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I can already see business owners discussing how wrong of a statement this headline is. The owner is the visionary and their role is paramount to the business. Right?

I am no stranger to being the person behind driving a business. But there was once a question my mother asked me when I was studying business at College – it seemed somewhat of a simple one…

“What is the most important thing to a business?”

My instant answer was money. I have since heard many business coaches say it is cash flow. Do you know what the single most important thing to every business actually is?

Customers.

Without customers, you don’t have a business. It’s as simple as that.

And if I may, can I ask you one more question – don’t worry, this isn’t a survey I’m conducting.

“What is the biggest technological advance in the last 10 years that has enabled businesses to attract and retain more customers?”

The answer: Social Media.

Now, if we align these two very simple answers with business management practices, we would have a shift towards something that I know some coaches and consultants spend hours trying to convey…

…(Whilst singing along to Irving Berlin)…

There’s no business like a social business!

There's no business like a social business - Stuart Davidson social media manager

Businesses getting social media right, are winning.

It’s not a mandatory move every business has made, but the vast majority are there already and those who aren’t, are slowly but surely starting to understand the concept of social media.

Very soon it will be normal, if not essential, for businesses to be socially orientated. Almost in the same way companies abide by their Corporate Social Responsibility (CSR) policies.

Similarly to being socially responsible to the planet and its stakeholders, it is actually unethical to not be socially orientated towards people. And social media has bridged this gap to where the world is talking and listening, even if you are not part of the conversation.

So consider the following article as an eye opener to how important social media now is to business in general.

And once this has been realised, consider how important your social media manager is to your own enterprise.

Even if this article saves or attracts a single customer, then I’m guessing it would have been a worthwhile read.

The Rise Of The Social Media Manager

Social media has been booming since around the 2002 period and is now ingrained into everyday life. With it, came working roles based in and around the industry.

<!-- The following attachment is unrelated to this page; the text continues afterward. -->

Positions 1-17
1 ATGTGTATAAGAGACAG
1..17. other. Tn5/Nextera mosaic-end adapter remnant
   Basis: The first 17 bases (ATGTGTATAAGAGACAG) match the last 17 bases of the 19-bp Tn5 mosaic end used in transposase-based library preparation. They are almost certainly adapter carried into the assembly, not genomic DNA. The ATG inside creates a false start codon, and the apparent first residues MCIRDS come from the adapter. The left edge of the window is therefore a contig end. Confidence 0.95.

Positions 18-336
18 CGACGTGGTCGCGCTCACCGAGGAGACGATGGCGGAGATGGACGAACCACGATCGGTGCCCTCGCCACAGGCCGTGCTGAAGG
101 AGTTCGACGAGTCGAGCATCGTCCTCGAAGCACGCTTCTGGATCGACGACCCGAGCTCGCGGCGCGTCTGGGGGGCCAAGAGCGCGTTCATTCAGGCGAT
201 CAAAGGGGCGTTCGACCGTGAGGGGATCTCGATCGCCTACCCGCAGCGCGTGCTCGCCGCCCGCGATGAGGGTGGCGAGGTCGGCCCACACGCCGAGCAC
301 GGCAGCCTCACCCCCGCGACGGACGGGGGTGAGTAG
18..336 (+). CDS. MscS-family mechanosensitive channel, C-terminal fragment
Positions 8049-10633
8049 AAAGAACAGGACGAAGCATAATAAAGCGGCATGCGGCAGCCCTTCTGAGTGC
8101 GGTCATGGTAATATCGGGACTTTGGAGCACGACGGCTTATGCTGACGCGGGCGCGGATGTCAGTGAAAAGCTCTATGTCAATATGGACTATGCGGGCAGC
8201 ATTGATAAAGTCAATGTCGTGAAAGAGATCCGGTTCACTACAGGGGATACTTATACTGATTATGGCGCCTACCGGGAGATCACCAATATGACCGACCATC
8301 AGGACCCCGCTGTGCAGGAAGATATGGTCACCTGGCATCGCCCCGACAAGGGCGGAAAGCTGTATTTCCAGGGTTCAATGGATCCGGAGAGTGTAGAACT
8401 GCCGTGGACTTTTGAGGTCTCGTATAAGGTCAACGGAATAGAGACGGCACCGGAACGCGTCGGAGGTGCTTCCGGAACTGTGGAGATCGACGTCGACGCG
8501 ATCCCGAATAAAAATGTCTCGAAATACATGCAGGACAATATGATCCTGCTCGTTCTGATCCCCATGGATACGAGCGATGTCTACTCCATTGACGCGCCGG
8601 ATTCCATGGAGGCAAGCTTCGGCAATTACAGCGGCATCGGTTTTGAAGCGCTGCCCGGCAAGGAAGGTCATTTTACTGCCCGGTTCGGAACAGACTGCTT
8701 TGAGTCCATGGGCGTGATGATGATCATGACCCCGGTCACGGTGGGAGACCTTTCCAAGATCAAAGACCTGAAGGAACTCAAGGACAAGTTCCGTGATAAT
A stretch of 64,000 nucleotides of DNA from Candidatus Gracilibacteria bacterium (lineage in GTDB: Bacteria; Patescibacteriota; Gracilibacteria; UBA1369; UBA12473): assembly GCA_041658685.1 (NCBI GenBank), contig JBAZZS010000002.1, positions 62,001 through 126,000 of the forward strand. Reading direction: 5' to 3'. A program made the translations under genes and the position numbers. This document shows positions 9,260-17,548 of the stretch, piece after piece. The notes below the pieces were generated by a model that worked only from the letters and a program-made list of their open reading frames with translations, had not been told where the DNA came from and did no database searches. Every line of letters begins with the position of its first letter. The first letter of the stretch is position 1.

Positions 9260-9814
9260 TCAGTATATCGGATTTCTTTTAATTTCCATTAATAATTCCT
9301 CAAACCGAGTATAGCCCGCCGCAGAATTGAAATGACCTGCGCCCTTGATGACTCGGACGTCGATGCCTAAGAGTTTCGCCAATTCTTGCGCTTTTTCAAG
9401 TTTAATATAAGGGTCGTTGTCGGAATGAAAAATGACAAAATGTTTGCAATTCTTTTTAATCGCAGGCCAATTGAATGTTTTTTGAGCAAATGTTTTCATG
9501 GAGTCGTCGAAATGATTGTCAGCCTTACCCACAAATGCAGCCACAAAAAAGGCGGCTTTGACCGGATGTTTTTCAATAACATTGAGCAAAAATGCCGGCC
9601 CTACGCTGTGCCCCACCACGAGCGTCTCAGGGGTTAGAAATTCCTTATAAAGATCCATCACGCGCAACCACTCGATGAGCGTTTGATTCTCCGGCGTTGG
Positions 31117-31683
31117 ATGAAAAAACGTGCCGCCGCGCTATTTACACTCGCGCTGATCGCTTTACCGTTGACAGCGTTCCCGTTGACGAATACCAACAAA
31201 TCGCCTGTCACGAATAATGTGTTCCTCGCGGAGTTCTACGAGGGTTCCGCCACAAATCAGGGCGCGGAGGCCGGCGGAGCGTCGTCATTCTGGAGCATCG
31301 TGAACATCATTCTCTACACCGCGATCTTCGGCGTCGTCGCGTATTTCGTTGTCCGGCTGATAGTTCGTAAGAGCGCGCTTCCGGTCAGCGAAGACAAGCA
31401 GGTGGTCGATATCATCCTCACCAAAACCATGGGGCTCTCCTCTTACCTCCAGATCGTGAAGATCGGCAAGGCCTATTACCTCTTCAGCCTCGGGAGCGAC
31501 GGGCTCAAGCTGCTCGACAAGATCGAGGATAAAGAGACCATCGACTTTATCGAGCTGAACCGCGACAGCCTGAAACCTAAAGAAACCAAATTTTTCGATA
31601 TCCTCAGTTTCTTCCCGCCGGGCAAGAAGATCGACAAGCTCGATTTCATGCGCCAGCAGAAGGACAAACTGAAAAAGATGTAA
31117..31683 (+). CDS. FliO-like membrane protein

Businesses started to realise how important social media is to everybody – how it affects everyone’s social life, personal life, academic life and working life.

And if it can affect buying behaviour, then it’s good business to get in on the action.

So a new position in the marketing department was created – the social media manager. Their diverse role and varied skill set represented a position that required a combination of new skills, plus a mixture of existing skills from complementary departments.

This provided a bridge between:

  • the old school traditional marketers;
  • the modern web designers;
  • the PR team;
  • the customer service team;
  • and the sales team.

On top of that, they are placed right in the line of fire. If this were a simulated army battleground, then the business owner would be the general at the back of the battlefield shouting out orders and the social media manager would be at the front of the first wave of attack.

Army Battle - A Business Is Only As Good As It's Social Media Manager

So, a conclusion can be drawn into the complexities of the social media manager role. But what about their real-life importance and impact?

The Importance Of A Social Media Manager

Think about it for a second.

Businesses are spending huge sums of money on corporate ‘away days’, fancy offices, company cultural shifts, internal communication, boosting employee morale etc etc.

…All because they know that their employees are what drives their business.

Now consider this. Those who represent your business and who engage with your customers (and the public) on their own terms, are the best placed to showcase your business positively.